“It seems the Tatmadaw is changing its attitude to the people; they treated us very well.”

However, villagers are still worried about unexploded ordnance.

Photos from the Hsinbyushin war games exercises in the Ayeyarwady Delta held from February 2-4. (Commander-in-Chief's Office | Facebook)

Photos from the Hsinbyushin war games exercises in the Ayeyarwady Delta held from February 2-4. (Commander-in-Chief’s Office | Facebook)

A Wetthay resident who asked not to be named said villagers had informed the Tatmadaw after finding about 11 unexploded bombs and shells in a nearby forest and they had been defused.

“Please don’t mention my name in the story as I am afraid that Tatmadaw officials will be unhappy with me,” he told Frontier by phone.

“But I told you because we also want them to understand our concerns,” he said, adding that villagers were worried about finding more unexploded ordnance.

It was difficult to see unexploded bombs and shells in the dense forest, he said. “It would be great if Tatmadaw clears them.”

General Nyi Nyi Tun, director general of the Tatmadaw’s True News Information Team, said residents had “no need to worry” about the ordinance.

“We recorded how many projectiles were used in the exercise and registered how many unexploded,” he told Frontier by phone on February 11. He however refused to give further information on the number of projectiles that missed the targets during the exercise.

“We are going to find and remove or destroy all unexploded ones systematically after the exercise,” he said. “The best thing the villagers can do is to report to the local military base if they find something that looks like a weapon, or shells or bombs.”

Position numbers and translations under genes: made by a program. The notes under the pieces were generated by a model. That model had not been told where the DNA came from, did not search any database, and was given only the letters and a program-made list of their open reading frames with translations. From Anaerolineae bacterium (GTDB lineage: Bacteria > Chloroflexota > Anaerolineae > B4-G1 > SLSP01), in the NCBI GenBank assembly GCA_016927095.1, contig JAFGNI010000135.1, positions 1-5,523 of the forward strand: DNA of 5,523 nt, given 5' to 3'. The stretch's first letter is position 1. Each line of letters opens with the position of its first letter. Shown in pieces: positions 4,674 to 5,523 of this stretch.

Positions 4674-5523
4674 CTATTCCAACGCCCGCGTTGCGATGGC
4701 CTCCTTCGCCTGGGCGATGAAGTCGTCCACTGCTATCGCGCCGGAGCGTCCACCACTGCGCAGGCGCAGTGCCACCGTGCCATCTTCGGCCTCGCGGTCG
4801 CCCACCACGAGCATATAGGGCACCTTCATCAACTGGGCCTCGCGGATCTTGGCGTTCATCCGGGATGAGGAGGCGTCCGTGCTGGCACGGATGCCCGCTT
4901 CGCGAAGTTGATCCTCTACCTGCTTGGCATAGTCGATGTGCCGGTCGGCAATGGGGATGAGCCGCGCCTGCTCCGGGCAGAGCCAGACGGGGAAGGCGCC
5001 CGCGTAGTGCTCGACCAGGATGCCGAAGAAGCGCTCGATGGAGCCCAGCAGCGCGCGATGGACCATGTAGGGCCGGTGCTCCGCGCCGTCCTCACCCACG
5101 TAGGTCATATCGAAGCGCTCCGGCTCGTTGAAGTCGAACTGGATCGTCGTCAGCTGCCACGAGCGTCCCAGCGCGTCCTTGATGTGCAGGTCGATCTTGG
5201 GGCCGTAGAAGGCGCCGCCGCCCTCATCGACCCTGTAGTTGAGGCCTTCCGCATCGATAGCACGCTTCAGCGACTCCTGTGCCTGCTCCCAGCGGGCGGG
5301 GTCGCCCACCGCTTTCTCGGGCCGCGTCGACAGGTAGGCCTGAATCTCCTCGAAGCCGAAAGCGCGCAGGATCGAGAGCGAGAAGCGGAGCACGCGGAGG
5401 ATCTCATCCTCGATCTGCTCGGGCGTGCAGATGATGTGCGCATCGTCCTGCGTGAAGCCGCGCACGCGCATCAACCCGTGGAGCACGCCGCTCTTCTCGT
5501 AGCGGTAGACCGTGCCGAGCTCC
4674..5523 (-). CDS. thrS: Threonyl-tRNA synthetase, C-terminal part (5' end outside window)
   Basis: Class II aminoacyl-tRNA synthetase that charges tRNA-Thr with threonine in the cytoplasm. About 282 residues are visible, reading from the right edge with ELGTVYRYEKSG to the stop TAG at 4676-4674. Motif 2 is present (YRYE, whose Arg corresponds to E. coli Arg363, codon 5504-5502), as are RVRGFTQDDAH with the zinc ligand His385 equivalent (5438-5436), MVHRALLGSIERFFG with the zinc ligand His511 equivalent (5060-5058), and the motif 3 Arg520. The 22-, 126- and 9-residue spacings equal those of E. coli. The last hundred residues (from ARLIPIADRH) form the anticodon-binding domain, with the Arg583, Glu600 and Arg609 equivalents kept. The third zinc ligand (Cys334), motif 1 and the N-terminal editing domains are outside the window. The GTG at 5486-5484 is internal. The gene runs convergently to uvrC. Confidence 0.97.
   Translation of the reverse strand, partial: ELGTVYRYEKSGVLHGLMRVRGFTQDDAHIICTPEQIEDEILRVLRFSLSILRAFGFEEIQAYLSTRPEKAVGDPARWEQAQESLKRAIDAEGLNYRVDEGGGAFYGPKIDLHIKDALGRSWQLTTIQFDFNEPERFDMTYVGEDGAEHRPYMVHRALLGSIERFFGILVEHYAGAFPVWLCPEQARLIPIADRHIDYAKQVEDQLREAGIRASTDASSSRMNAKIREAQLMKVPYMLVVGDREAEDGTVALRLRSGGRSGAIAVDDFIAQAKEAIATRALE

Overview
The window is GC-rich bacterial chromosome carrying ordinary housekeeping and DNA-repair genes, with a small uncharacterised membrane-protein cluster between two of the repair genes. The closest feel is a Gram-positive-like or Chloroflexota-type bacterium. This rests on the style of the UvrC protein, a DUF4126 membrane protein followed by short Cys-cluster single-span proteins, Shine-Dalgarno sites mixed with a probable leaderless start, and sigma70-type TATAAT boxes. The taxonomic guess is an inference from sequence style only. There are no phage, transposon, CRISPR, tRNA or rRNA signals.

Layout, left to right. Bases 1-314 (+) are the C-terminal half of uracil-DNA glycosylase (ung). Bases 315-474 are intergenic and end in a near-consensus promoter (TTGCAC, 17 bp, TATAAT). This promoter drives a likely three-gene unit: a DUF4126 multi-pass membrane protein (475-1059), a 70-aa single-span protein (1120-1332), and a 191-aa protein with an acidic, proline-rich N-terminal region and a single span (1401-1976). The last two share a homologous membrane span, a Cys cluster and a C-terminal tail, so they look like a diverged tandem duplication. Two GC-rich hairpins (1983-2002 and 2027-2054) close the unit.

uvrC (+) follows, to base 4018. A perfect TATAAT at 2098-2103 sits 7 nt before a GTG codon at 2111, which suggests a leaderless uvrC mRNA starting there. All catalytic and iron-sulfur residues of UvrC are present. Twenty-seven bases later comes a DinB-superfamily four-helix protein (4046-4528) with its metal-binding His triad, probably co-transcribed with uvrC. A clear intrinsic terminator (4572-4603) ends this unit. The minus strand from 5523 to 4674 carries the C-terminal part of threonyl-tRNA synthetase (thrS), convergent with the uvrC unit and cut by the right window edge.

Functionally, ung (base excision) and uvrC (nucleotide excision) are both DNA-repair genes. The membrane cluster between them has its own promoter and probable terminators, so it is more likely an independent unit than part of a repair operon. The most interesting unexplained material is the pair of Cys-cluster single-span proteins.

In November, Mr Knut Ostby, from Norway, was appointed the UN’s resident and humanitarian coordinator in Myanmar, replacing Canadian Ms Renata Lok-Dessallien.

In his first published media interview since taking the role, Ostby, who was previously UN’s RC in Timor Leste and has held UN posts in more than a dozen countries, spoke to Frontier’s Sean Gleeson about his review of the UN’s Myanmar strategy, its role in the refugee repatriation program in northern Rakhine State, and what he hopes to achieve during his time in office.

Your predecessor was rather infamous during her tenure here for being media-averse. I’d like to ask first of all why you’ve agreed to have this interview?

I think we need to communicate more. I had a very interesting lesson from Kemal Derviş, the former finance minister from Turkey. He told me that he spent half his time trying to save Turkey from financial crisis, and half his time telling people about it. So I think communication is extremely important for our work. We as outsiders cannot develop people; people have to develop themselves. So when we tell people about what we’re thinking and what we’re doing, that allows people to join in and agree with us, or not agree with us, and you have the chance to bring people onboard and move in the same direction.

So does the UN believe, then, that this lack of communication has been a shortcoming on the part of this office in the past?